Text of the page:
Some said they were allowed to call their families but that their employers monitored their phone conversations so that they could not speak freely. Few of the 20 former child domestic workers interviewed had any idea where they could turn for help if they experienced violence, ill-treatment, or exploitation. None said they had approached police directly or knew of a government entity that could offer them assistance.

Without money and unfamiliar with their surroundings, they could not return home alone. Many described pressure to continue working even under abusive conditions to provide income for their families. Some eventually appealed to their families for permission to return home. Only two of the girls whom Human Rights Watch interviewed actively sought help outside their own family.

One was Aziza S. She asked a bus driver for help, and he took her to a local police station. In another case, a girl who had been beaten by her employer with a belt confided in a local hairdresser, who referred her to a local NGO for help. According to government statistics, Morocco has made significant progress in recent years in reducing overall rates of child labor and increasing the number of children who attend school. The number of children engaged in all forms of child labor dropped from , in to , in , according to government surveys.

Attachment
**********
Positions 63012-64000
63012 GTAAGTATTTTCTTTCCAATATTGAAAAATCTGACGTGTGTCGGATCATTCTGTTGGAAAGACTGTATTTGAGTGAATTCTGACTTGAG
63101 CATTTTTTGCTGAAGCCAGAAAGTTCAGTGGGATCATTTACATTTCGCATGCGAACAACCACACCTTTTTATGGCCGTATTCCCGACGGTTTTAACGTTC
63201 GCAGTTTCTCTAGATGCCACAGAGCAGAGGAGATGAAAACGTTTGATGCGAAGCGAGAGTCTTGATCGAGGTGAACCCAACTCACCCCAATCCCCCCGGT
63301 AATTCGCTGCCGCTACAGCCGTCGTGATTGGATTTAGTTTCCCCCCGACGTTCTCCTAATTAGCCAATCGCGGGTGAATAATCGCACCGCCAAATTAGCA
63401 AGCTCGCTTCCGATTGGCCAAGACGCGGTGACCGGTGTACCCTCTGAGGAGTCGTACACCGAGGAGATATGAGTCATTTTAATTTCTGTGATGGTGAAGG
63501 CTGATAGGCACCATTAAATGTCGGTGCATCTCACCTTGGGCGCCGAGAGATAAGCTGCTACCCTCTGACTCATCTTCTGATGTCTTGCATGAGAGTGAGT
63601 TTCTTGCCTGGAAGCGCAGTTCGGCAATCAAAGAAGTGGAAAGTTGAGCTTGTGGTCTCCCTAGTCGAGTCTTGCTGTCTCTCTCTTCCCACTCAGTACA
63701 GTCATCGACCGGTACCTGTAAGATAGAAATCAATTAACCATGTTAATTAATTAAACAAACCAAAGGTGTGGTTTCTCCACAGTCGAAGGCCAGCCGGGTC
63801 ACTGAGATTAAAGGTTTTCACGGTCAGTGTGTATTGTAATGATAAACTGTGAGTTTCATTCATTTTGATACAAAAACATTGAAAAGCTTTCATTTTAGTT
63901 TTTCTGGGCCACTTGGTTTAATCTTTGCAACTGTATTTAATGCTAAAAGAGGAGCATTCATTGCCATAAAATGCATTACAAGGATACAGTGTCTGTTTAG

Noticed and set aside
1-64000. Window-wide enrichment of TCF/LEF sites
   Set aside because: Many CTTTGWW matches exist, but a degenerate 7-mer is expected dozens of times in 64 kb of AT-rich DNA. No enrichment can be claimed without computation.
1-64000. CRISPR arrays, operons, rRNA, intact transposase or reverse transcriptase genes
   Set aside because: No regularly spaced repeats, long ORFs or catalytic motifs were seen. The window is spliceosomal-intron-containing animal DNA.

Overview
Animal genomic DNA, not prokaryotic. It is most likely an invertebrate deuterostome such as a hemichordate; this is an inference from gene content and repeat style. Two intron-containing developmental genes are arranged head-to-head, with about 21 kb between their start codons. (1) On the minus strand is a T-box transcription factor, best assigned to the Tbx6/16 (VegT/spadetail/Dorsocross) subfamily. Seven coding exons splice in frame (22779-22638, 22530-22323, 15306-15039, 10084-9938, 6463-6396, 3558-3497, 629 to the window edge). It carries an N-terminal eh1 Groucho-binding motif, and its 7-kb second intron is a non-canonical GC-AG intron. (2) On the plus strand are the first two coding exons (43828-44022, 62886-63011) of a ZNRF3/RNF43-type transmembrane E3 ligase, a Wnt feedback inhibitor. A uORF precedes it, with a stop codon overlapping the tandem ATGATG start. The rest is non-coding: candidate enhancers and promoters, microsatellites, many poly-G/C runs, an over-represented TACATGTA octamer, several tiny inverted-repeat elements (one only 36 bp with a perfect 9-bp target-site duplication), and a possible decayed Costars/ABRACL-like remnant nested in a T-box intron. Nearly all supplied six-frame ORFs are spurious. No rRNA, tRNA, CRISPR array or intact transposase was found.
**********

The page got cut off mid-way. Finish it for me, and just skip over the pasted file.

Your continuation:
The number of children working as domestic workers also appears to have declined, although no recent data is available to establish exact numbers. At the same time, the number of children completing primary school increased—from 62 to 85 percent between and Government efforts to increase school enrollment and provide financial support for poor families that may feel pressure to send their children to work have boosted efforts to reduce child labor.